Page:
How Much Stress Is Too Much?

Your morning alarm blares from the night stand next to as you scramble to turn it off. It’s the beginning of a new day and immediately your mind races with thoughts of meetings, deadlines, and “to-dos”. Notifications from Twitter, Facebook, and your E-mail come flooding in only to add to your tension.

It’s only 6am and you’re overwhelmed…sound familiar?

For many people, this routine is normal.

Thanks to technology and our inability to disconnect, it feels like there’s no break from stress. We’ve come to accept stress as part of our culture. In fact, some people wear it like a badge of pride because stressed out people are successful, hard-working people-right?

Maybe. But, you don’t have to let stress lead you down the path to exhaustion and mental burnout in order to be successful. Even though stress might seem harmless, it can have a big impact on your health and wellness.

Some stress is good stress.

Stress has been a part of life since the dawn of time-literally! Our human ancestors developed the fight-or-flight response for safety. They used it to escape danger or fight off predators. It was, as the name suggested, associated with survival situations where you could fight or flight.

We all still have the fight or flight response. It’s part of what keeps us safe from dangers even today. It’s through the release of stress hormones such as cortisol and adrenaline, the ‘fight or flight’ response has rapid effects on multiple bodily systems. Increased heart rate, blood pressure, muscle tension, sweat, and loss of focus are just a few physical symptoms.

These symptoms are usually temporary and sometimes essential for our wellbeing. What if you accidentally walked into a cross walk and a car zoomed by? You might experience all of the physical symptoms because of the hormone release, but you jumped back (without thinking) because of your flight-or-fight response. This type of temporary stress is normal and is not considered an illness.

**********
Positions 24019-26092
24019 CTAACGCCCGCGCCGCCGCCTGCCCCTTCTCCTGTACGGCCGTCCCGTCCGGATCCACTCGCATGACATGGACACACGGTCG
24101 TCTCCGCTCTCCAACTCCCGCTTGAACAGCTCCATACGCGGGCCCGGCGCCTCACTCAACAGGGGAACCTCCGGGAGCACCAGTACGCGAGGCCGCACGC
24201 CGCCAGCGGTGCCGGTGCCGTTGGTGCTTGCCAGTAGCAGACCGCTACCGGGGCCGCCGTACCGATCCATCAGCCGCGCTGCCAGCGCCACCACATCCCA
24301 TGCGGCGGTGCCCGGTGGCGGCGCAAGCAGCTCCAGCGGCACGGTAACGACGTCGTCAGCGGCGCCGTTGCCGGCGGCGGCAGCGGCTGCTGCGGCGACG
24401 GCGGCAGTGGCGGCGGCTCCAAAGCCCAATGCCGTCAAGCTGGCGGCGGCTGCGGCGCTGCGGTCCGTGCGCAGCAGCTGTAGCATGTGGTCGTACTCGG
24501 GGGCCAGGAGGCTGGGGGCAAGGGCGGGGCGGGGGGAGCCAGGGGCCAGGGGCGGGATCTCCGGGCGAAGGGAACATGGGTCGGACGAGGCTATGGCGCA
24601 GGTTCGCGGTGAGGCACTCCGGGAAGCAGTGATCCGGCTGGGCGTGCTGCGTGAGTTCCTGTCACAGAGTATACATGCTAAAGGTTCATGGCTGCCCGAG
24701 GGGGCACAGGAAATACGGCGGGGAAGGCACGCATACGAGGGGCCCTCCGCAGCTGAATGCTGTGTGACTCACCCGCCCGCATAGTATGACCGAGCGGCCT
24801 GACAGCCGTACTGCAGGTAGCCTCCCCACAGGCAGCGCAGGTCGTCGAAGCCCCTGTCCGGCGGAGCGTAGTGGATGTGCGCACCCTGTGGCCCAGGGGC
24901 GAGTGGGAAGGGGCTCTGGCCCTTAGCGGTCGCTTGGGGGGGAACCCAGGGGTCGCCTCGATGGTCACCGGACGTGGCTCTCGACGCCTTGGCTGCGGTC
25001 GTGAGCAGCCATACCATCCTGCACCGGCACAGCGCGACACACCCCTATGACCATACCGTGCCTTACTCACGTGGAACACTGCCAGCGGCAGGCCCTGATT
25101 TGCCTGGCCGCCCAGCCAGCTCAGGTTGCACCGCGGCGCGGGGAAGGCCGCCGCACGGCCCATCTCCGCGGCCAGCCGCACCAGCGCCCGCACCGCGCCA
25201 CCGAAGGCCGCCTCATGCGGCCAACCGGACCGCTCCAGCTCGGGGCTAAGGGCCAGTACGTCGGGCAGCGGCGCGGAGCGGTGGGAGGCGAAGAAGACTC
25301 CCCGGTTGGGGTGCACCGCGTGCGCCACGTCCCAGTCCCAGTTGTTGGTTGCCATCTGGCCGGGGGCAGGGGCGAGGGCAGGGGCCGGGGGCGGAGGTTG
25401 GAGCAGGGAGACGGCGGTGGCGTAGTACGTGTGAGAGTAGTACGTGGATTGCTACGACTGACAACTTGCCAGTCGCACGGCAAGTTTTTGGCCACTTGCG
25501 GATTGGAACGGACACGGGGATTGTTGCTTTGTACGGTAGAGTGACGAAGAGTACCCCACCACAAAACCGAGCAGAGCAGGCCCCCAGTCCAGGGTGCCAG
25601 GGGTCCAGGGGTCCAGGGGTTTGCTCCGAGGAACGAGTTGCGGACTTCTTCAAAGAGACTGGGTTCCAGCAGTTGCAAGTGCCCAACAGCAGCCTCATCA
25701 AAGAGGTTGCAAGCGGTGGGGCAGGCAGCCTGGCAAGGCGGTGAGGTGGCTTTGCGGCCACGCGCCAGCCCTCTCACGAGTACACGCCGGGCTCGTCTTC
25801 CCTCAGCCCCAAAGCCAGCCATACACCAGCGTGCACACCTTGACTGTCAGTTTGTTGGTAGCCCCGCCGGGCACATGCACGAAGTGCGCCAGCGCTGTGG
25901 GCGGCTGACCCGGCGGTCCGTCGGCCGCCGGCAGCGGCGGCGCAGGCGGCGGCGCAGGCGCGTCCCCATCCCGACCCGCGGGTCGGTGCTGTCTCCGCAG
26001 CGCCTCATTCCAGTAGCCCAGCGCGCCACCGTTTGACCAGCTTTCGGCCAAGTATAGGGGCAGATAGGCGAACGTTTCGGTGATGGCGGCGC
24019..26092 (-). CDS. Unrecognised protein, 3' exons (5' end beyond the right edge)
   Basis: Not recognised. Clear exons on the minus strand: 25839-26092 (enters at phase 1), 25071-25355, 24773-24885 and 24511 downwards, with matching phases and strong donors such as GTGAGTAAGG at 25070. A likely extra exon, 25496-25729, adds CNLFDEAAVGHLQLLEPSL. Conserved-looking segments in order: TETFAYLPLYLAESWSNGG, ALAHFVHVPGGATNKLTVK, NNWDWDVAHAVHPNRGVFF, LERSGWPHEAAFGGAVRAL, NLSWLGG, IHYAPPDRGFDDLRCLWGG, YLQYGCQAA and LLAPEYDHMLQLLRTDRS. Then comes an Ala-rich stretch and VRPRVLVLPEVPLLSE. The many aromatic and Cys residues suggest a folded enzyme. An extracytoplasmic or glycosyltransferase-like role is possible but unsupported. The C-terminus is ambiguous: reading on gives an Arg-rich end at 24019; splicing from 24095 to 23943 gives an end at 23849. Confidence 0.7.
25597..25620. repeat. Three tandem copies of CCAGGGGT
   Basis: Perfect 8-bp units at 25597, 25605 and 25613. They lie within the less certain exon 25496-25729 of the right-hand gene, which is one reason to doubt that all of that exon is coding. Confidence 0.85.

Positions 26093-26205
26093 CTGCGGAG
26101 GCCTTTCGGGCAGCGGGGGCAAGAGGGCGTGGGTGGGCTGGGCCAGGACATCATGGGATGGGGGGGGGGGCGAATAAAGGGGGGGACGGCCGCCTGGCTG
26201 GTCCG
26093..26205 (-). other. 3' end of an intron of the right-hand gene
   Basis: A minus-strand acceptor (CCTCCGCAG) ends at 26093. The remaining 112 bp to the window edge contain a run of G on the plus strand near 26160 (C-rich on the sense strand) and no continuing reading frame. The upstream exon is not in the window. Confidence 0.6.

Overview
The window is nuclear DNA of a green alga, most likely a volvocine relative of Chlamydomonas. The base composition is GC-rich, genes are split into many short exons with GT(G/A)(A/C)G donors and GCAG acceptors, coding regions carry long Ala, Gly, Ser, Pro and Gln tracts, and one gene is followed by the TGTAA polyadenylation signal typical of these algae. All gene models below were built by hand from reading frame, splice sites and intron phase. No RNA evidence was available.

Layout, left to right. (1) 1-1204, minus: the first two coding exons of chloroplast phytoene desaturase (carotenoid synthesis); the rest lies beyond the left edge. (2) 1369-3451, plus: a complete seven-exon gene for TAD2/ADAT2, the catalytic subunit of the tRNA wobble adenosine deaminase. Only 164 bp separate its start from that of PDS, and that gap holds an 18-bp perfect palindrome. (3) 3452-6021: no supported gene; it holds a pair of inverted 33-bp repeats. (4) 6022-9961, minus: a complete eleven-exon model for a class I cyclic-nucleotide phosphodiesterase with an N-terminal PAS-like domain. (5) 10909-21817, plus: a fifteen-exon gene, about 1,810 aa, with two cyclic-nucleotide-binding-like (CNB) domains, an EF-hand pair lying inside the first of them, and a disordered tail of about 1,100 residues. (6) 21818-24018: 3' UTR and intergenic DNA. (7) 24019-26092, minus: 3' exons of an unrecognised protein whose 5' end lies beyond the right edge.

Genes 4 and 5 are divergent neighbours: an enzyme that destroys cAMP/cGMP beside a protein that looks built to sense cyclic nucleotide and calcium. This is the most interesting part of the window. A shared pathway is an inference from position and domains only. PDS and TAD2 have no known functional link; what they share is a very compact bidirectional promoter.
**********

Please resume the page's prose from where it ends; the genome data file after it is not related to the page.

How much stress is too much?

When your stress response becomes prolonged (or chronic), it has a much different effect on your body. Consequently, long-term stress can negatively impact your physical and mental health. Chronic stress has been linked to increased heart rate, high blood pressure, forgetfulness, weight gain, and a variety of other negative conditions. Unfortunately, people who experience long-term stress are more likely to experience increased anxiety and depression. Stress can impact the way you deal with emotions and behaviors.

PTSD and Stress

Post Traumatic Stress Disorder (PTSD) is an anxiety disorder that can occur in people who’ve experience a traumatic event. PTSD can cause stress, anxiety, and the build up of many other physical and mental health conditions.

One small exposure to trauma can lead to PTSD.

Something that might seem like a “small trauma” to one person could lead to PTSD in another. This is why it’s essential to receive a personal evaluation so you can get on the road to wellness.

Crisis Services

Always contact the Cedar Oaks Team with any concerns or questions. In an emergency, or if you are unable to contact us, listed below are some additional helplines and advocacy services. These are run by different organizations.  They are free services that you can use for talk or text support in an emotional crisis. For a medical emergency always call 988.

Suicide Prevention Lifeline

If you would like immediate help, please call or text 1-800-273-8255 (TALK). Through this toll-free phone number, we offer a network of crisis centers across the country. These centers staff their lines with people who are trained to listen and offer support to people in emotional crisis. If you are in an immediate medical crisis, please call 988.

North Carolina Hopeline – you talk, and we listen.

CALL OR TEXT: 919-231-4525 | 877-235-4525

NAMI – National Alliance on Mental Health

Crisis line, information, and advocacy

NAMI North Carolina

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